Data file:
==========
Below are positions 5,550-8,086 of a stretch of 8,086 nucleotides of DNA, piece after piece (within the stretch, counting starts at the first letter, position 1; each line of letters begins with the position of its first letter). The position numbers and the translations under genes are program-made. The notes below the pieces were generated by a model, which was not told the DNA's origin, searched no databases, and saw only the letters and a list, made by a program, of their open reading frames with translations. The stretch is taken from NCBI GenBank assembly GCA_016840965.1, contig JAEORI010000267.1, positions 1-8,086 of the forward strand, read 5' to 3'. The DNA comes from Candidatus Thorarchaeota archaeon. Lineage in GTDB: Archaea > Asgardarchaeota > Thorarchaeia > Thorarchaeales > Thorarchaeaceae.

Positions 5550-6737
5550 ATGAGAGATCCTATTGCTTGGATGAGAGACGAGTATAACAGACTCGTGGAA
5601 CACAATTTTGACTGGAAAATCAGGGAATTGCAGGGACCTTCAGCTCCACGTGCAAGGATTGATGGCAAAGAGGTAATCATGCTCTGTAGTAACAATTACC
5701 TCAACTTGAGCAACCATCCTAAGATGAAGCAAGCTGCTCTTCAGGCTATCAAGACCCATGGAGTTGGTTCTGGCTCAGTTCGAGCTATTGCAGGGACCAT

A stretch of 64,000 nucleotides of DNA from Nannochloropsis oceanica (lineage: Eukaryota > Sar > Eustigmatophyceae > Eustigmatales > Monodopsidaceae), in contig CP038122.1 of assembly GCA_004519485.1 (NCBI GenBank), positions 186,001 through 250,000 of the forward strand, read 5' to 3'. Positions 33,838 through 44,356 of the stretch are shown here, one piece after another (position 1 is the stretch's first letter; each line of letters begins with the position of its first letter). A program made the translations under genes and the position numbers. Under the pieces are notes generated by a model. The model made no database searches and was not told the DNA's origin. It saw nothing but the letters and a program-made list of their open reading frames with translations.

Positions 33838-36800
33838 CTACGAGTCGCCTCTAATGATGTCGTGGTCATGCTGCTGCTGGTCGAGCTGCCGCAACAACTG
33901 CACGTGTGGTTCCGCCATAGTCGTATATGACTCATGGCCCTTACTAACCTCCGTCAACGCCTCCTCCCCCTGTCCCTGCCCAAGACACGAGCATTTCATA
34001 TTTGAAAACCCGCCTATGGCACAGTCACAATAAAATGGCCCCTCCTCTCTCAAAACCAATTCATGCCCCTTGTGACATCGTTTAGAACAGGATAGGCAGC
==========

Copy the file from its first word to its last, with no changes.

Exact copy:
Below are positions 5,550-8,086 of a stretch of 8,086 nucleotides of DNA, piece after piece (within the stretch, counting starts at the first letter, position 1; each line of letters begins with the position of its first letter). The position numbers and the translations under genes are program-made. The notes below the pieces were generated by a model, which was not told the DNA's origin, searched no databases, and saw only the letters and a list, made by a program, of their open reading frames with translations. The stretch is taken from NCBI GenBank assembly GCA_016840965.1, contig JAEORI010000267.1, positions 1-8,086 of the forward strand, read 5' to 3'. The DNA comes from Candidatus Thorarchaeota archaeon. Lineage in GTDB: Archaea > Asgardarchaeota > Thorarchaeia > Thorarchaeales > Thorarchaeaceae.

Positions 5550-6737
5550 ATGAGAGATCCTATTGCTTGGATGAGAGACGAGTATAACAGACTCGTGGAA
5601 CACAATTTTGACTGGAAAATCAGGGAATTGCAGGGACCTTCAGCTCCACGTGCAAGGATTGATGGCAAAGAGGTAATCATGCTCTGTAGTAACAATTACC
5701 TCAACTTGAGCAACCATCCTAAGATGAAGCAAGCTGCTCTTCAGGCTATCAAGACCCATGGAGTTGGTTCTGGCTCAGTTCGAGCTATTGCAGGGACCAT

A stretch of 64,000 nucleotides of DNA from Nannochloropsis oceanica (lineage: Eukaryota > Sar > Eustigmatophyceae > Eustigmatales > Monodopsidaceae), in contig CP038122.1 of assembly GCA_004519485.1 (NCBI GenBank), positions 186,001 through 250,000 of the forward strand, read 5' to 3'. Positions 33,838 through 44,356 of the stretch are shown here, one piece after another (position 1 is the stretch's first letter; each line of letters begins with the position of its first letter). A program made the translations under genes and the position numbers. Under the pieces are notes generated by a model. The model made no database searches and was not told the DNA's origin. It saw nothing but the letters and a program-made list of their open reading frames with translations.

Positions 33838-36800
33838 CTACGAGTCGCCTCTAATGATGTCGTGGTCATGCTGCTGCTGGTCGAGCTGCCGCAACAACTG
33901 CACGTGTGGTTCCGCCATAGTCGTATATGACTCATGGCCCTTACTAACCTCCGTCAACGCCTCCTCCCCCTGTCCCTGCCCAAGACACGAGCATTTCATA
34001 TTTGAAAACCCGCCTATGGCACAGTCACAATAAAATGGCCCCTCCTCTCTCAAAACCAATTCATGCCCCTTGTGACATCGTTTAGAACAGGATAGGCAGC